John Buffone from Sault Ste. Marie, Ontario spends time agate hunting all along the Lake Superior shoreline, both in Canada and in the U.S. He has found some whole nodules and rescued them from their basaltic matrix. He also acquired some old stock specimens that were taken out of the matrix basalt on Michipocoten Island (located in the northeastern part of Lake Superior) many decades ago.
Katrina Smalley found this lacey paintstone agate in early September. She is from Columbiaville, MI.
Marilynn comes to Grand Marais agate hunting multiple times during the year. Here is an interesting tube agate that she found toward the end of the summer.
Sally in Claudia’s sister-in-law. Believe it or not, they are married to identical twin brothers. Sally and Claudia are quite the pair and enjoy agate hunting together. Here is “mother-child” pair of agates that Sally found east of Grand Marais.
Unfortunately the photo I took of the eye agate shown below is not quite in focus. But I do not want to slight Sue Hoholik from Manistique, who found this agate in Grand Marais during the middle of August.
Right after the icebergs melted, we had terrific agate hunting in the Grand Marais area. For the first time in several winters, we had floating ice on Lake Superior. As the shore ice forms, rocks become embedded in the ice. When the wind shifts, sometimes this shore ice breaks off and floats around Lake Superior – carrying a hidden stash of rocks.
In the spring, the icebergs get blown by northwest winds and beach for the last time between Grand Marais and Whitefish Point. At first there was a ton of rock on our local beaches. Although there is still some rock now (late in the summer), there have been three Lake Superior storms that have played havoc with the beaches. One late spring storm and two massive summer storms have under-towed many of the rocks back out into the lake bed, and covered up others with sand. From week to week, if not day to day, the availability of rock on any particular beach changes drastically. So agate hunters this summer must be patient.
Whenever customers come into the museum with their agates that I photograph for this web page, I usually write down their names and save those cards until I execute a web page update. This time I am not sure I managed these pieces of paper well. I’m missing at least one – and for that I apologize. Please send me an email to Karen@AgateLady.com to correct my gaps or any errors below.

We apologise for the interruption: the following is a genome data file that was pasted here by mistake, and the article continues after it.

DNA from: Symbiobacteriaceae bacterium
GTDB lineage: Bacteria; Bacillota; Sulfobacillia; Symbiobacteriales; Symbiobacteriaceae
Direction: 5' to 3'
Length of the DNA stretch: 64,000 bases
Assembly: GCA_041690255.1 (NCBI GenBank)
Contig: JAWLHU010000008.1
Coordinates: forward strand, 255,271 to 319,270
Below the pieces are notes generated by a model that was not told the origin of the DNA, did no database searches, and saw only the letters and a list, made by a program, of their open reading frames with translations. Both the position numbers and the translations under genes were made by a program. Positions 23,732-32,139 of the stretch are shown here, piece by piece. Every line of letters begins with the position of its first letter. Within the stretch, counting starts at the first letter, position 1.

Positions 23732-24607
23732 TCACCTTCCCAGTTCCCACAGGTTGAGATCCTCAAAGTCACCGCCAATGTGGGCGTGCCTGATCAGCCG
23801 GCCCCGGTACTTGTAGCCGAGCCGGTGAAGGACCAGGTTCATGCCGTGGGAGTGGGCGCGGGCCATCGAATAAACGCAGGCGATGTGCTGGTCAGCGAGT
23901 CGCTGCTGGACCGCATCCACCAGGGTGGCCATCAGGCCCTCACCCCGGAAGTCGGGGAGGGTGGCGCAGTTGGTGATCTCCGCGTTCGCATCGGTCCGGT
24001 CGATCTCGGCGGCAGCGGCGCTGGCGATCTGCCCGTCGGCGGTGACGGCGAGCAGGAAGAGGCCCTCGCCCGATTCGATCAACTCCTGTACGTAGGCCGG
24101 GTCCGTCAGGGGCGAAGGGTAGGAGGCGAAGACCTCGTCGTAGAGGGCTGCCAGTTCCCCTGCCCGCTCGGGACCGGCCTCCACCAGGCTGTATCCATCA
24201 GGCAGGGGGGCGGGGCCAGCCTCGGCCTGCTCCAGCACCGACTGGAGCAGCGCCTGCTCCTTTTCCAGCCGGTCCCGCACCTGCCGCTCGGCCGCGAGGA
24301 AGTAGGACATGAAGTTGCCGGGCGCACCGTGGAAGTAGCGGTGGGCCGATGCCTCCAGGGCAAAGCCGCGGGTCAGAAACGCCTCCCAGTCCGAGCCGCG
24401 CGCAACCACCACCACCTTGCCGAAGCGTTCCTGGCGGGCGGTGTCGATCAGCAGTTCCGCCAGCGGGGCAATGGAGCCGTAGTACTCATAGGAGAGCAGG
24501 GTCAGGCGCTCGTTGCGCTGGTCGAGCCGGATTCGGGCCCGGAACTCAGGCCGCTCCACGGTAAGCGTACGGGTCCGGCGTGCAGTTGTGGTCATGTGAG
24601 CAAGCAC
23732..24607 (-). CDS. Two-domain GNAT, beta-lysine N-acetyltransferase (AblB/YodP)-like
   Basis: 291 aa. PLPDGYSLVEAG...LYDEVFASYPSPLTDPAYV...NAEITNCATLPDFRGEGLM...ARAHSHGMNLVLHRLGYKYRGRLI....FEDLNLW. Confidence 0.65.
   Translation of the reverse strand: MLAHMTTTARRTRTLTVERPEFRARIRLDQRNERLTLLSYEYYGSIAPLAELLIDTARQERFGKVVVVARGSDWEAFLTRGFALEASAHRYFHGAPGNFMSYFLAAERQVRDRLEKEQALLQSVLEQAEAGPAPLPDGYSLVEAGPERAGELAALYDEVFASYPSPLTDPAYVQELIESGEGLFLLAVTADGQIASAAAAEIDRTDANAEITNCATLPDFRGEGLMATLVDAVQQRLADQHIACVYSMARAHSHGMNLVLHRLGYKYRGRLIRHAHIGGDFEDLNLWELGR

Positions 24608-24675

At the end of May, this woman came into the museum with a rock – asking if it is an agate. She also asked me to cut and face polish the specimen. When she found it on the beach east of Grand Marais last fall, it appeared to have recently eroded out of the dune. The cryptocrystalline husk on the rock had not yet eroded away, so although it was translucent, you could not see much banding. However, there was a fracture on one end that clearly exposed banding. What a ¾ pound agate it is – especially since it is the first one she ever found. I had the name on the paper bag used to transport the agate home – but I didn’t record it and I threw the bag away. Note to agate finder: I hope your surgery went well and that you were able to bring the agate into the O.R. with you. Let me know and also email me your name and home town so I can include it with this update.
Tim and Shawn Burt came into the museum at the end of June with this unusual specimen. It had some agate as well as macro quartz along with ocean-jasper-like orbs.
Local resident, Ryan, used to help me out at the museum when he was a young kid. He stopped by the museum to show me his jar of agates. Good job, Ryan!
Oops – looks like I misplaced a second card with info about this agate and agate hunter. She brought it by the museum on July 17th. Nice agate! Please email me and let me know your name and home town!
Nolan, Emma, and their mother, Margaret from Lapeer, MI showed off their agates found in Grand Marais the third week of July.
Ken from Milan, MI showed off the agates he found in the Keweenaw Peninsula. These paint-stone agates are a bit different than those found on the Grand Marais beaches.
Tony emailed the photo below of a plume agate he found on Whitefish Point in early August.
Since the museum has not been open, I only have one set of actual customer agate photos. Chris Cooper showed me the raw agate last summer that he physically extracted from basaltic rock in the Keweenaw Peninsula. Since this agate nodule had never been subjected to erosional forces (e.g. waves, ice, etc.). Notice how there is a full husk on this agate and that absolutely none of the chalcedony is showing on the outside. Keep in mind that this is rare and almost never happens with agates found on the beach, which have been subjected to erosional forces. Chris then tumbled the agate. Below are the before and after pictures.
For this month’s update, I’ll supplement this posting with some agate photos that I have taken, all of which are included in the Online Rockhounding Adventures. The next two photos show exposed banding on Lake Superior agates. The first one is a raw agate and the second is a polished agate.
Here are some more photos showing raw agates on the beach.
The two photos below are close up images of a Lake Superior paintstone agate.